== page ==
A few years ago, a medical emergency caused Tom Brzoski of Green Bay to reevaluate his life. He had spent decades in the foodservice industry and was the district manager for a large organization when he suffered a minor stroke.
'When that happened, I started to reflect and decided I wanted to try something on my own,' Brzoski said. 'The world I was in was very stressful; owning a business is a different kind of stress, and I wanted to reinvent myself.'
That led to a search for the right type of business. He decided that he would like to be in the retail industry but recognized the impact that internet sales were having on brick-and-mortar stores. He also wanted to be in close contact with people, and in an industry that still achieved most of its sales at a store.
'I always appreciated great furniture, and research showed that 80 to 90% of sales were at retail locations,' Brzoski said. 'That's what drove me - a passion for furniture and the opportunity to work with my customers. Furniture was surviving in a retail environment where so many others were not.'
That led to additional research. As part of his business plan, Brzoski did a competitive analysis, noting the location of stores and a variety of price points. He went to trade shows and talked to suppliers. To keep the process moving, he developed a timeline.
'I had deadlines for myself to get the business open, and it progressed as it should,' he said. 'At my prior job, I worked on my own and knew how to keep myself accountable.'
Step by step, he looked at financing, distribution, locations, design, and purchasing. To have greater buying power, he decided to join iDeal Furniture, a license that made him part of a buying group.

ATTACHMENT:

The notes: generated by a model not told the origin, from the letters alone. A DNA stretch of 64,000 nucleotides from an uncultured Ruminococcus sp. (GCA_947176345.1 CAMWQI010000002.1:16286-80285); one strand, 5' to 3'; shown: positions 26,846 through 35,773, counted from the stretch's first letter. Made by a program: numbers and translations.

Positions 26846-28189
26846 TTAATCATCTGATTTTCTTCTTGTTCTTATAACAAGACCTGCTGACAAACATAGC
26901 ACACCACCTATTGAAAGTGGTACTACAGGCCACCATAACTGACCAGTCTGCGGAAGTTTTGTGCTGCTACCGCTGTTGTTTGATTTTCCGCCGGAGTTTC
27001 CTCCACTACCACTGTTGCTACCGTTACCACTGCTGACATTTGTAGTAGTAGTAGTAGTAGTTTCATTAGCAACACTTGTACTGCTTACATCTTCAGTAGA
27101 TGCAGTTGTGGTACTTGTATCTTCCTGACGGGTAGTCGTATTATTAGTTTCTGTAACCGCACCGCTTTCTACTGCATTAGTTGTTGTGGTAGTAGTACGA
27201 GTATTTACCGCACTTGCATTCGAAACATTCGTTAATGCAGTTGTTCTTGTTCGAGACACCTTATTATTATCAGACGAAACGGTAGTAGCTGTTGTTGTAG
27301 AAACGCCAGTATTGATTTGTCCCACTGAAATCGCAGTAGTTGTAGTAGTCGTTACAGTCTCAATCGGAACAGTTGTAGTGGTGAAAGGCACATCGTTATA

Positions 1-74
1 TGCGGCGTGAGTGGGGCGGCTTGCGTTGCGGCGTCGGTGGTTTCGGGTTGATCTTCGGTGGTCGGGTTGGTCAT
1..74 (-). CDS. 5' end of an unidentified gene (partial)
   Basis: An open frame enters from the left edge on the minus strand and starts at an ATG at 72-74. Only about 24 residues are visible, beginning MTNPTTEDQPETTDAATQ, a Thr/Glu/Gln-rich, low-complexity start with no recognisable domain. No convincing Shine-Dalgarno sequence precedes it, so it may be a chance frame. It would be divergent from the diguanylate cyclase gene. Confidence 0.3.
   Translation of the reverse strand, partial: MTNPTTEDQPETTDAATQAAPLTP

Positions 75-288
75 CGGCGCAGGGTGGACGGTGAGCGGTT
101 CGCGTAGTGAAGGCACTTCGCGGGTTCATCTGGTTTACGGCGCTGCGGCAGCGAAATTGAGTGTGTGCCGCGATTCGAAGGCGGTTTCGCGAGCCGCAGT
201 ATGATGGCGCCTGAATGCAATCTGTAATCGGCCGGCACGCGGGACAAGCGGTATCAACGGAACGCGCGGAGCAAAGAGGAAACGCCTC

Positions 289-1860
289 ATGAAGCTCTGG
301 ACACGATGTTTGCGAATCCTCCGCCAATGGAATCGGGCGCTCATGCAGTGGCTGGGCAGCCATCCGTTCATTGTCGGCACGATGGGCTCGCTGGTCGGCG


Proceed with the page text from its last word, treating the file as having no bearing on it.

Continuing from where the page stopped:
'iDeal Furniture isn't a franchise or chain,' he said. 'It is just a name and a group that allows you to pool resources so you can get larger discounts and items you couldn't get otherwise.'
There are no strict requirements for operating the store, and Brzoski has complete flexibility. Having made many contacts at trade shows, he estimated that about 60% of his inventory comes from vendors he has found on his own.
The array of vendors allows him to meet the requests of a diverse target market. Unlike many businesses where it is important to have a more defined niche, he noted that the furniture business appeals to a broader market and greater price and product ranges. His product lines vary from lower to higher price points. Culturally, he has a substantial Hispanic base, and that also figures into his buying.
'Determining what to buy is a calculation of a few things,' he said. 'The first is what people are buying because I know that's working, and also what isn't selling. I go to trade shows to see what the trends are but realize that Green Bay is a unique market.'
He also has found success in the past year and a half since opening in making most of his sales right off the floor rather than by special order. That results in constantly changing inventory and floor arrangements that are always fresh. In addition, since the pandemic and the resulting factory delays, customers don't have to wait for months to get furniture.
'The whole supply chain has been disrupted because of COVID-19,' he said. 'A lot of factories aren't working at full production because of social distancing, and now it faces kind of a trickle-down effect. Even though the factories are up and producing, they may have trouble getting supplies such as upholstery.'
That has made the ability to shop numerous vendors important as he has been able to keep his store fully stocked. It's just part of his day as a small business owner. He says that his day-to-day role is 'pretty much everything.' In addition to the ordering, there is bookkeeping, floor rearranging, hiring, deliveries, social media, and his favorite part; selling.
He said: 'My goal every day is to spend as much time as I can with the customers, meeting their needs. Customer service is what sets up apart. We have a welcoming environment and we believe in coaching, but never pressuring.'
That philosophy has resulted in a top Google rating, and Brzoski admits that despite long hours, he loves owning a business and wishes he had done it sooner.
'I wish I had known what it was like to own a business 20 years ago,' he said. 'That's how much I enjoy it. It's refreshing, it's rewarding, it's all of those things. I wish I would have known how much I enjoy working for myself.
'No day is the same as the day before. I enjoy meeting so many different people and doing different things with the business. It is constantly evolving.'
Tina Dettman-Bielefeldt is co-owner of DB Commercial Real Estate in Green Bay and past district director for SCORE, Wisconsin.